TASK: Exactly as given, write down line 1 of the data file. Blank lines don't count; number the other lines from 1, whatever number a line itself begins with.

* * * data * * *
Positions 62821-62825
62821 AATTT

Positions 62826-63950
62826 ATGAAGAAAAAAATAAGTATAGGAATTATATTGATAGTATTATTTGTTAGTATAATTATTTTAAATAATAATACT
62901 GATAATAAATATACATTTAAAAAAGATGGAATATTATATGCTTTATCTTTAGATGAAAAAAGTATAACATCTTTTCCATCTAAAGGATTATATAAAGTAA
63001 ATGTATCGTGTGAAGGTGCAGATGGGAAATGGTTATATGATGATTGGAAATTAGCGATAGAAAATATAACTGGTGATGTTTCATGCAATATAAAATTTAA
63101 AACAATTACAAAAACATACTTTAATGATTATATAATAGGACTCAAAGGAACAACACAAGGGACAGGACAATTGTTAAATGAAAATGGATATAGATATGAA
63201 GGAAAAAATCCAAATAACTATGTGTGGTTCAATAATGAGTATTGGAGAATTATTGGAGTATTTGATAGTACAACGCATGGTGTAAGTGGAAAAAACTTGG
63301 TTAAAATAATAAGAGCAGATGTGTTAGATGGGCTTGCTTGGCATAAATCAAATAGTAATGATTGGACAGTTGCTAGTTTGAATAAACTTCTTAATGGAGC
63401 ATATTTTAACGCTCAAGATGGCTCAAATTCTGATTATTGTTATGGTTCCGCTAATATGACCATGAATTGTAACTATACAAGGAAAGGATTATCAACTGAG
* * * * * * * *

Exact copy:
Positions 62821-62825